Preclinical evaluation of a 3D-printed hydroxyapatite/poly(lactic-co-glycolic acid) scaffold for ridge augmentation

Supracrestal ridge augmentation (SRA) is a major challenge for clinicians. This study investigated the efficacy of a 3D-printed (3DP) hydroxyapatite/poly(lactic-co-glycolic acid) (HA/PLGA) scaffold as a potential biologic for SRA.

Scaffolds that were 5 mm in diameter and 2.5-mm thick with a 1.2-mm diameter through-and-through central hole composed of 90% HA and 10% PLGA were printed using an extrusion-based bioprinter. The HA/PLGA scaffold was fixed with a 1.2-mm titanium mini-implant on the buccal surface of rat mandible (Ti-HPS), and the outcome of SRA were compared with sites treated with a titanium mini-implant alone (control) and a titanium mini-implant covered with deproteinized bovine bone-derived matrix (Ti-DBBM) at 4 and 8 weeks by microcomputed tomography (micro-CT), back-scattered SEM, and histology assessments.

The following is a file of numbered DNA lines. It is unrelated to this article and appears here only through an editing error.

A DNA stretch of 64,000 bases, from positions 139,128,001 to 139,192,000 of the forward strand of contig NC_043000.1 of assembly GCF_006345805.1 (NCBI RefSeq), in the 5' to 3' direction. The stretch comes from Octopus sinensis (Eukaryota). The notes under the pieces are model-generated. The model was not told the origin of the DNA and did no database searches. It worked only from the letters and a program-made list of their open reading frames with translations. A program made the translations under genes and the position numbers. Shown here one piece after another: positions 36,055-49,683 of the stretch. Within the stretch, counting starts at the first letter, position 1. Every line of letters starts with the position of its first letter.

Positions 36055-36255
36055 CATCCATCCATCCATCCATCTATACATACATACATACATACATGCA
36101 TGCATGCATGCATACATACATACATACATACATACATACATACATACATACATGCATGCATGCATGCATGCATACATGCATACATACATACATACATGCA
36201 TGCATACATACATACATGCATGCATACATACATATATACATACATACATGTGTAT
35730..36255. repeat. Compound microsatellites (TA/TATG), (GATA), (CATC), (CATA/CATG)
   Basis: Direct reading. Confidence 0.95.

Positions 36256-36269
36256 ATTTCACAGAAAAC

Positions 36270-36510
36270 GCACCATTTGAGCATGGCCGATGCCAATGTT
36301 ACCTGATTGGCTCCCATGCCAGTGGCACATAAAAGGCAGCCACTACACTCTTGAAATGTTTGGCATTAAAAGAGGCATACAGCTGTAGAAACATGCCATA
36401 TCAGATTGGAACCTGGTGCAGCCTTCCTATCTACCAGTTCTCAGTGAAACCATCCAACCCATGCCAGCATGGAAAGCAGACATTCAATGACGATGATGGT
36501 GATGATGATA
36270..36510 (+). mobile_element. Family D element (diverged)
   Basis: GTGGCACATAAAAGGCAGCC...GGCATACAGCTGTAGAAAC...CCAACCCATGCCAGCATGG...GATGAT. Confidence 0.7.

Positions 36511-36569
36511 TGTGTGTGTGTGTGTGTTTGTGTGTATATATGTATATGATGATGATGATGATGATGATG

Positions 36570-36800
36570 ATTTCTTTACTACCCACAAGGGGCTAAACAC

The HA/PLGA scaffolds were 2.486 ± 0.082 mm thick with an outer diameter of 4.543 ± 0.057 mm and an inner diameter of 1.089 ± 0.045 mm, and the pore dimensions were 0.48–0.52 mm. There was significantly more mineralized tissue in the Ti-DBBM and Ti-HPS groups than in the control group at both time points. Newly formed bone (NB) was well-integrated with the DBBM and HA/PLGA scaffolds. The framework of the 3DP-HA/PLGA scaffold remained in place, and NB-implant contact (NBIC) was advanced to the middle level in the Ti-HPS group until 8 weeks, whereas dispersion of DBBM with a lower level NBIC was noted in the Ti-DBBM group at both time points.

The 3DP HA/PLGA scaffold maintains supracrestal space and demonstrates osteoconductivity to facilitate SRA.

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